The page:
A day before Cypriot President Nicos Anastasiades was set to meet Turkish-Cypriot leader Mustafa Akinci for a critical session, Turkey said it would send a second energy drill ship into the island’s sovereign waters, continuing to defy the European Union, Greece and United States.
Turkey’s Energy Minister Fatih Donmez said the second exploration vessel, will be dispatched to the Eastern Mediterranean by the end of August, said Kathimerini.
“In August, our second seismic vessel, the MTA Oruc Reis, will also be sent to the Mediterranean. So we will continue to do our research and drilling activities in the Mediterranean with the two seismic and the two drilling vessels,” Donmez told reporters on the Yavuz drillship off the northeastern coast of Cyprus.
Turkey said that the Yavuz had already begun drilling activities south of the Karpasia Peninsula in an area of Cyprus’ Exclusive Economic Zone (EEZ) it claims as its own, despite backing for the legitimate government to license foreign companies to hunt for oil and gas.
Earlier, Turkish President Recep Tayyip Erdogan there won’t be peace on Cyprus – where Turkey is drilling offshore for energy – unless Turkey and Turkish-Cypriots get their way.
The Turkish-Cypriot side isn’t satisfied with pledges from Anastasiades that potentially lucrative revenues would be shared with them and want to take part in the licensing of foreign companies licensed to hunt for oil and gas.
Erdogan said there won’t be stability in the Eastern Mediterranean unless the interests of Turkey and Turkish-Cypriots who have been unlawfully occupying the northern third since an unlawful 1974 invasion are protected, said Kathimerini.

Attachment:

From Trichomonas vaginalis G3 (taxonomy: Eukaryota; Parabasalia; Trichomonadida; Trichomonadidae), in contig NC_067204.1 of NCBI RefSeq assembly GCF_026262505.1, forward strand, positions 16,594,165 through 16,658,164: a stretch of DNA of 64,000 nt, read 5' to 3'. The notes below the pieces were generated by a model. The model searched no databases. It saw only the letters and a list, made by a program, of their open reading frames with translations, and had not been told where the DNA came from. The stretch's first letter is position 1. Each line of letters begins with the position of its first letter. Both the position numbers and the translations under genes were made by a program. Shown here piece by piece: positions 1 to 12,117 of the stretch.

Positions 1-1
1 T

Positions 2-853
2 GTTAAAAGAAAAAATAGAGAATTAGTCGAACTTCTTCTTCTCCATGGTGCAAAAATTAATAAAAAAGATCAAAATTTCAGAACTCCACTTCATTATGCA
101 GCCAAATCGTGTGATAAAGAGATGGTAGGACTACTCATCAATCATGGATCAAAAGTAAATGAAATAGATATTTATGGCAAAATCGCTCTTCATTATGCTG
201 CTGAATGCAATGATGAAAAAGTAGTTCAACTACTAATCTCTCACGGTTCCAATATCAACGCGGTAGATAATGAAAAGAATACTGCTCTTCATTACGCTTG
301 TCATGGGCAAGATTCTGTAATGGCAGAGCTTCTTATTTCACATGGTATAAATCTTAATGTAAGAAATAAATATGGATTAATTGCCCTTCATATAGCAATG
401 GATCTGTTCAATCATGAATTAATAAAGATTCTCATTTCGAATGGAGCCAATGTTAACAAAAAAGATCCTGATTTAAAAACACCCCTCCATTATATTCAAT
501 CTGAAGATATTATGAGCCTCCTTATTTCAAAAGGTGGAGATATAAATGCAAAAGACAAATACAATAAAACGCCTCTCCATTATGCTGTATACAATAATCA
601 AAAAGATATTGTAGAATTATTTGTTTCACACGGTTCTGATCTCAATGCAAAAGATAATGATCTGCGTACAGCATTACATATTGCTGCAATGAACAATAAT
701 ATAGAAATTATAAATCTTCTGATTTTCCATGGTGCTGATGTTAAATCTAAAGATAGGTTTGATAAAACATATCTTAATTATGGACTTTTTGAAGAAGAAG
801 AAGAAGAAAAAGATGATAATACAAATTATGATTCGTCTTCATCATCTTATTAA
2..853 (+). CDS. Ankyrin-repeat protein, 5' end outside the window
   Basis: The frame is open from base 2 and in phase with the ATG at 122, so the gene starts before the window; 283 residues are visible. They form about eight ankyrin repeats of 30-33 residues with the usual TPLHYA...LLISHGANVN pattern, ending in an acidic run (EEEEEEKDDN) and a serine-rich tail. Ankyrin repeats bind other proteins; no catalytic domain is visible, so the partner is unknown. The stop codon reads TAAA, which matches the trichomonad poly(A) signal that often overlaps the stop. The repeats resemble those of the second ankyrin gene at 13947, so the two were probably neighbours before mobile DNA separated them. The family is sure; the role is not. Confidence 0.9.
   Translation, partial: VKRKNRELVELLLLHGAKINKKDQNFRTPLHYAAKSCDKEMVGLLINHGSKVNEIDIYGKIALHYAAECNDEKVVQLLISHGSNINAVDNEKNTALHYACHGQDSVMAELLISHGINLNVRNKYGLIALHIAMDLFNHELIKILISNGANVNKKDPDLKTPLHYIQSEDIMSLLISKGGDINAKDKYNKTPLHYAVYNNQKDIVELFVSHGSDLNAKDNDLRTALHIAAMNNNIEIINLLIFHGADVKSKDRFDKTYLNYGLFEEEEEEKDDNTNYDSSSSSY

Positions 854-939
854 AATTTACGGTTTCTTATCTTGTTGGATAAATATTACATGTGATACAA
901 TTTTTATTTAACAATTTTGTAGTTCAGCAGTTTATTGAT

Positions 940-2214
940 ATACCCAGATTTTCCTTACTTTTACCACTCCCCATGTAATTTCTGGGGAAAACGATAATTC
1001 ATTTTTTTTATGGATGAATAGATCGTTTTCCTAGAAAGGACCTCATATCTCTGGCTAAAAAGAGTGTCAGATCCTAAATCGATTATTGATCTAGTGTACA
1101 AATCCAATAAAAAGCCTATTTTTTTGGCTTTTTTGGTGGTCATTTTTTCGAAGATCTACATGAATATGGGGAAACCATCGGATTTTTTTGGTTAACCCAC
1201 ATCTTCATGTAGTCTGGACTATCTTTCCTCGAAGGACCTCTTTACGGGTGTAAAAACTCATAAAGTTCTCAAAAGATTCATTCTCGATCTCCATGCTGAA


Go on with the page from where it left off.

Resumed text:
He added: “Stability in Cyprus and the Eastern Mediterranean can only be achieved if care is given to the rights of Turkey and the Turkish Republic of Northern Cyprus,” referring to what Turkey calls the occupied area as the only country in the world which recognizes it.
A day earlier at the same conference, Turkish Foreign Minister Mevlut Cavusoglu showed off a map indicating what Turkey claimed as its Exclusive Economic Zone (EEZ,) that goes from Rhodes to the western coast of Cyprus.
Another ship, the Fatih, is proceeding with surveying work west of the Akamas Peninsula in western Cyprus with reports there’s a better chance of finding gas deposits there as energy becomes a volatile catalyst threatening to upend reunification hopes.
Besides the energy research vessels, Turkey has warships in the region to protect them, increasing fears there could be a military conflict, accidental or otherwise and as the EU, wary of Erdogan sending more refugees and migrants to Greek islands, hasn’t toughened sanctions.